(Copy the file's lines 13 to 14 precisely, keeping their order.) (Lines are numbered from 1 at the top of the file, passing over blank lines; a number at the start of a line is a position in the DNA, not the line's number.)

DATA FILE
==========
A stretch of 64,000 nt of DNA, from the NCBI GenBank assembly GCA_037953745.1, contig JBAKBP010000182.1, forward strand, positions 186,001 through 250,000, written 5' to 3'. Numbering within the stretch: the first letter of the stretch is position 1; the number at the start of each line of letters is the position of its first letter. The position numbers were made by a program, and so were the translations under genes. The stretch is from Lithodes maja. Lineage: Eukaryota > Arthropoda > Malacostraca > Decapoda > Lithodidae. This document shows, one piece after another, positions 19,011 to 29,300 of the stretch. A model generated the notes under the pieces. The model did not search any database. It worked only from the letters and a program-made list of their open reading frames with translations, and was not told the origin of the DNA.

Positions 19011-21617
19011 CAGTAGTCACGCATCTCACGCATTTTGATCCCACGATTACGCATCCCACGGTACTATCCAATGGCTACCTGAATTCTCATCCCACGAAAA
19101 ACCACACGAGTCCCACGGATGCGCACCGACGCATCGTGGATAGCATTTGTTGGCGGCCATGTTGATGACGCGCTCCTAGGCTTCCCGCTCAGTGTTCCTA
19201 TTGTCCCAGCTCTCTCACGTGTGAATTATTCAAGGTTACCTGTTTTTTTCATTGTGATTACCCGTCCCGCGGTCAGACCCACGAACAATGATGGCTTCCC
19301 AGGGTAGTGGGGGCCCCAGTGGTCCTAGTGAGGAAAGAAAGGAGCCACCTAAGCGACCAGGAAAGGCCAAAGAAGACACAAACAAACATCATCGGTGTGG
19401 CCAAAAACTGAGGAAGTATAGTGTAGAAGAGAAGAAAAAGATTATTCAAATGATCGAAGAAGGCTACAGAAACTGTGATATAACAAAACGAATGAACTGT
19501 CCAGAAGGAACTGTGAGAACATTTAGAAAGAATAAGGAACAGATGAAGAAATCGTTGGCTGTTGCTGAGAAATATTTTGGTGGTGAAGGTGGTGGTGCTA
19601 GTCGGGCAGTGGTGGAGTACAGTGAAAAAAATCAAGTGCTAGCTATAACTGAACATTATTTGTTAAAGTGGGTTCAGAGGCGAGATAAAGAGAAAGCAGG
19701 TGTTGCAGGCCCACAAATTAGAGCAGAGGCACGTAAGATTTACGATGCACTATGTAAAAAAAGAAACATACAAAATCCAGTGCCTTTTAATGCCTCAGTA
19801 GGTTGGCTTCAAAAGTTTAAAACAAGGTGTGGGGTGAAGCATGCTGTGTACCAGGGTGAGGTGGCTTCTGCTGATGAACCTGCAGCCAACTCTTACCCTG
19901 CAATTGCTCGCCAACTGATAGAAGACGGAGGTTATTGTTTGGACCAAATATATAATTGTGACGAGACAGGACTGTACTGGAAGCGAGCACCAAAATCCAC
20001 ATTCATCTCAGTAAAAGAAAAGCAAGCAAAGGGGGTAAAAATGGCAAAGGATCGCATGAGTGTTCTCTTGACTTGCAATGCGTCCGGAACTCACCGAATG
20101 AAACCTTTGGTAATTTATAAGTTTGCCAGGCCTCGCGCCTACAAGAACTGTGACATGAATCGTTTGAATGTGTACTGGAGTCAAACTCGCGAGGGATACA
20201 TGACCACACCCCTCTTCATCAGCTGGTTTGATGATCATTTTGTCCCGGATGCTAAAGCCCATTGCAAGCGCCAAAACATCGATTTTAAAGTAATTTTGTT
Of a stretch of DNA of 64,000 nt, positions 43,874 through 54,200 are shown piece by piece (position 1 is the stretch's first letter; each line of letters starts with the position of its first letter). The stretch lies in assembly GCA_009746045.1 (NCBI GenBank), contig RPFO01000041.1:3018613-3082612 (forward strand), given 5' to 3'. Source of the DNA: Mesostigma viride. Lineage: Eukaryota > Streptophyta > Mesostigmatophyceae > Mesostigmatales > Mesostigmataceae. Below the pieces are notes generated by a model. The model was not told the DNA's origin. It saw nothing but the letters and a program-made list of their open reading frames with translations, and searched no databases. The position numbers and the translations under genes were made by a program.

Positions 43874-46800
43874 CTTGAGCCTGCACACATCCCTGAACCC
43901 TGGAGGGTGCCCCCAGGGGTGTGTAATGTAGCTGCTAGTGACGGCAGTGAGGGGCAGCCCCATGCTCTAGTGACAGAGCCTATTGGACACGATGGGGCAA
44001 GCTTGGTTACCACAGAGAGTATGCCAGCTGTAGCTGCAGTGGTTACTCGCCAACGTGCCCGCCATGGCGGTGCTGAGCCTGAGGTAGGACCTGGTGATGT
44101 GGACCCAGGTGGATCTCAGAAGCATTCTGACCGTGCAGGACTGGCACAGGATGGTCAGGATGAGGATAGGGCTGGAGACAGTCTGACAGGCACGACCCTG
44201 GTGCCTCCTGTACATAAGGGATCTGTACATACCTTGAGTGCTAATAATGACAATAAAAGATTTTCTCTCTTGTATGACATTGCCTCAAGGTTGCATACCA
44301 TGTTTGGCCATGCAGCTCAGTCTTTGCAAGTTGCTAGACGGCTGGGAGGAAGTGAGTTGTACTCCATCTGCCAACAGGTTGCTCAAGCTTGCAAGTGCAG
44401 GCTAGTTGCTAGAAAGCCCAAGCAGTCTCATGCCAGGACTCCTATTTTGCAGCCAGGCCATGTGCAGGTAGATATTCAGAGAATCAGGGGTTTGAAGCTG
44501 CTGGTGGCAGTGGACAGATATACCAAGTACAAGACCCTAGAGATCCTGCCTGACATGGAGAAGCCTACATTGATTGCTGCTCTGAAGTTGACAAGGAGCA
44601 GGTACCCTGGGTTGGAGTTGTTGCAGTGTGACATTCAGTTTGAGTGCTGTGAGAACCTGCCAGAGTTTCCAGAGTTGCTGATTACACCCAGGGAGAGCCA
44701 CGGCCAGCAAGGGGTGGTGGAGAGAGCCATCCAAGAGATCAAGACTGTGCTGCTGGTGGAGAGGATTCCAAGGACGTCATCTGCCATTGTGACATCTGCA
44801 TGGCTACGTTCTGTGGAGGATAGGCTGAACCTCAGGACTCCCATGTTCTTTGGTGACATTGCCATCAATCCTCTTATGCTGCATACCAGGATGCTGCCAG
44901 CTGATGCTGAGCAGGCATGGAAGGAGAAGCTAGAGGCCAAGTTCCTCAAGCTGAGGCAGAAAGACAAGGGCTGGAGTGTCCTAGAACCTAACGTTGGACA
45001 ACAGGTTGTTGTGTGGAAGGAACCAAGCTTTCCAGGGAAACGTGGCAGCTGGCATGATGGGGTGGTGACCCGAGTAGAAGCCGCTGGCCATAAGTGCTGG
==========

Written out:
20001 ATTCATCTCAGTAAAAGAAAAGCAAGCAAAGGGGGTAAAAATGGCAAAGGATCGCATGAGTGTTCTCTTGACTTGCAATGCGTCCGGAACTCACCGAATG
20101 AAACCTTTGGTAATTTATAAGTTTGCCAGGCCTCGCGCCTACAAGAACTGTGACATGAATCGTTTGAATGTGTACTGGAGTCAAACTCGCGAGGGATACA